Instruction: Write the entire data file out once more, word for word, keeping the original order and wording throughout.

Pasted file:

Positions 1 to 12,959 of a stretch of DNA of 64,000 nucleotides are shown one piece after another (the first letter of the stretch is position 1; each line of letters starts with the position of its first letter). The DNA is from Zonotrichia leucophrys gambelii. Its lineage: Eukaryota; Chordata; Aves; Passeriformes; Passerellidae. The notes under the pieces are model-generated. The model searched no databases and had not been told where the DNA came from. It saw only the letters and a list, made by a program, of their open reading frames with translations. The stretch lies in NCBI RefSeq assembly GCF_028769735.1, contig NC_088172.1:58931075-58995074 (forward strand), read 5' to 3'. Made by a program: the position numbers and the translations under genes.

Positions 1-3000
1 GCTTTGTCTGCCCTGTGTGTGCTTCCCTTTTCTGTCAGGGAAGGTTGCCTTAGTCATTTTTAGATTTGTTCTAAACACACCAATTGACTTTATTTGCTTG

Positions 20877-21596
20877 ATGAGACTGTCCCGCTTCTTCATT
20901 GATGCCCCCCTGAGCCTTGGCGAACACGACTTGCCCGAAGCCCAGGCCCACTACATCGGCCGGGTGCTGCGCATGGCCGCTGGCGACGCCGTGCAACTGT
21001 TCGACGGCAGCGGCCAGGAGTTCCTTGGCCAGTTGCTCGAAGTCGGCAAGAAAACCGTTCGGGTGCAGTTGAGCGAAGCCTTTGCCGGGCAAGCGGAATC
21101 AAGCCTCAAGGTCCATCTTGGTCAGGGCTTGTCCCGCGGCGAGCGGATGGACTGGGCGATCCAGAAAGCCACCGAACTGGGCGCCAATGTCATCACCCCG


Positions 1 to 12,959 of a stretch of DNA of 64,000 nucleotides are shown one piece after another (the first letter of the stretch is position 1; each line of letters starts with the position of its first letter). The DNA is from Zonotrichia leucophrys gambelii. Its lineage: Eukaryota; Chordata; Aves; Passeriformes; Passerellidae. The notes under the pieces are model-generated. The model searched no databases and had not been told where the DNA came from. It saw only the letters and a list, made by a program, of their open reading frames with translations. The stretch lies in NCBI RefSeq assembly GCF_028769735.1, contig NC_088172.1:58931075-58995074 (forward strand), read 5' to 3'. Made by a program: the position numbers and the translations under genes.

Positions 1-3000
1 GCTTTGTCTGCCCTGTGTGTGCTTCCCTTTTCTGTCAGGGAAGGTTGCCTTAGTCATTTTTAGATTTGTTCTAAACACACCAATTGACTTTATTTGCTTG

Positions 20877-21596
20877 ATGAGACTGTCCCGCTTCTTCATT
20901 GATGCCCCCCTGAGCCTTGGCGAACACGACTTGCCCGAAGCCCAGGCCCACTACATCGGCCGGGTGCTGCGCATGGCCGCTGGCGACGCCGTGCAACTGT
21001 TCGACGGCAGCGGCCAGGAGTTCCTTGGCCAGTTGCTCGAAGTCGGCAAGAAAACCGTTCGGGTGCAGTTGAGCGAAGCCTTTGCCGGGCAAGCGGAATC
21101 AAGCCTCAAGGTCCATCTTGGTCAGGGCTTGTCCCGCGGCGAGCGGATGGACTGGGCGATCCAGAAAGCCACCGAACTGGGCGCCAATGTCATCACCCCG